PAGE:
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jdeps-java-17 - Man Page

launch the Java class dependency analyzer


jdeps [options] path ...


Command-line options. For detailed descriptions of the options that can be used, see

  • Possible Options
  • Module Dependence Analysis Options
  • Options to Filter Dependences
  • Options to Filter Classes to be Analyzed

A pathname to the .class file, directory, or JAR file to analyze.


The jdeps command shows the package-level or class-level dependencies of Java class files. The input class can be a path name to a .class file, a directory, a JAR file, or it can be a fully qualified class name to analyze all class files. The options determine the output. By default, the jdeps command writes the dependencies to the system output. The command can generate the dependencies in DOT language (see the -dotoutput option).

Possible Options

-? or -h or --help

Prints the help message.

-dotoutput dir or --dot-output dir

Specifies the destination directory for DOT file output. If this option is specified, then the jdepscommand generates one .dot file for each analyzed archive named archive-file-name.dot that lists the dependencies, and also a summary file named summary.dot that lists the dependencies among the archive files.

-s or -summary

Prints a dependency summary only.

-v or -verbose

Prints all class-level dependencies. This is equivalent to

-verbose:class -filter:none


Prints package-level dependencies excluding, by default, dependences within the same package.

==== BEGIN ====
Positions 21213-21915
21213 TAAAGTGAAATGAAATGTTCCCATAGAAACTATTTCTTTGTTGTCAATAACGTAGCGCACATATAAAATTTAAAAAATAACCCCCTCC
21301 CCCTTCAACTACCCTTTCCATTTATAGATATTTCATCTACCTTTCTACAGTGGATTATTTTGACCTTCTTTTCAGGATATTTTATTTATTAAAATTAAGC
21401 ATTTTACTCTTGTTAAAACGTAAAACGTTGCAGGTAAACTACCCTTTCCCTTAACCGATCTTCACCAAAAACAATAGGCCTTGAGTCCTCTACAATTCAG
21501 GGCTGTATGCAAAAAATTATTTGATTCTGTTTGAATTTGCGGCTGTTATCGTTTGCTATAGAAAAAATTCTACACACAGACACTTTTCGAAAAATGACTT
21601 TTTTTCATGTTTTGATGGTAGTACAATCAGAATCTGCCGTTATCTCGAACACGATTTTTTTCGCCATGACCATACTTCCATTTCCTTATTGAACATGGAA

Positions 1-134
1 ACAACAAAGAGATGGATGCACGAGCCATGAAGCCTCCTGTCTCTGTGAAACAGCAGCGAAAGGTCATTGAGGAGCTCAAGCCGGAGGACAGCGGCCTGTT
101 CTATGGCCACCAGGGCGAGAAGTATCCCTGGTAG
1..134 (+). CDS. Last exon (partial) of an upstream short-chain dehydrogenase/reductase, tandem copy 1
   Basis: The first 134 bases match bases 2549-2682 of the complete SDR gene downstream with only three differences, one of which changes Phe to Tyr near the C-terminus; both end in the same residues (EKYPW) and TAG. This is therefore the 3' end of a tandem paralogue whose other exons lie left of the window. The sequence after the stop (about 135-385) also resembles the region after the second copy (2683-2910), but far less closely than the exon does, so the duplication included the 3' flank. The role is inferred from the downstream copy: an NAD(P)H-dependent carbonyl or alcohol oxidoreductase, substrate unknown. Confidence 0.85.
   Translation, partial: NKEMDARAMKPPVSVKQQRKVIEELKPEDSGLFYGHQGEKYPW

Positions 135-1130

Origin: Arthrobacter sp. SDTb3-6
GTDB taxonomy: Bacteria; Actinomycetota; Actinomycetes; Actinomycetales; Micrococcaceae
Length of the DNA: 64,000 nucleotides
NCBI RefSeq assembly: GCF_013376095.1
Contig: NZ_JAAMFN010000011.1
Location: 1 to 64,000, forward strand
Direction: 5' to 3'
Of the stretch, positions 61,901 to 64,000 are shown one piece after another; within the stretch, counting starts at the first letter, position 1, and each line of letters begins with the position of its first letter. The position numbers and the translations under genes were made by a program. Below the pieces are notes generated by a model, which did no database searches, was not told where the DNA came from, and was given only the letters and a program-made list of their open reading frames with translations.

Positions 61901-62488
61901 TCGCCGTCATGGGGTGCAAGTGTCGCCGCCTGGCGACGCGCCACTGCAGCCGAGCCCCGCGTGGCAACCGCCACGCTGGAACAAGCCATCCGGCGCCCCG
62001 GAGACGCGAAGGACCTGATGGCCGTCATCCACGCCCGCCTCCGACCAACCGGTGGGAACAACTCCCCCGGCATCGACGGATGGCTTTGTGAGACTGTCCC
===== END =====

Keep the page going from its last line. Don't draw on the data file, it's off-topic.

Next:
Prints class-level dependencies excluding, by default, dependencies within the same archive.

-apionly or --api-only

Restricts the analysis to APIs, for example, dependences from the signature of public and protected members of public classes including field type, method parameter types, returned type, and checked exception types.

-jdkinternals or --jdk-internals

Finds class-level dependences in the JDK internal APIs. By default, this option analyzes all classes specified in the --classpath option and input files unless you specified the -include option. You can't use this option with the -p, -e, and -s options.

Warning: The JDK internal APIs are inaccessible.

-cp path, -classpath path, or --class-path path

Specifies where to find class files.

--module-path module-path

Specifies the module path.

--upgrade-module-path module-path

Specifies the upgrade module path.

--system java-home

Specifies an alternate system module path.

--add-modules module-name[, module-name...]

Adds modules to the root set for analysis.

--multi-release version

Specifies the version when processing multi-release JAR files. version should be an integer >=9 or base.

-q or -quiet

Doesn't show missing dependencies from -generate-module-info output.

-version or --version

Prints version information.

Module Dependence Analysis Options

-m module-name or --module module-name

Specifies the root module for analysis.

--generate-module-info dir

Generates module-info.java under the specified directory. The specified JAR files will be analyzed. This option cannot be used with --dot-output or --class-path options. Use the --generate-open-module option for open modules.

--generate-open-module dir

Generates module-info.java for the specified JAR files under the specified directory as open modules. This option cannot be used with the --dot-output or --class-path options.

--check module-name [, module-name...]

Analyzes the dependence of the specified modules. It prints the module descriptor, the resulting module dependences after analysis and the graph after transition reduction. It also identifies any unused qualified exports.


Lists the module dependences and also the package names of JDK internal APIs (if referenced). This option transitively analyzes libraries on class path and module path if referenced. Use --no-recursive option for non-transitive dependency analysis.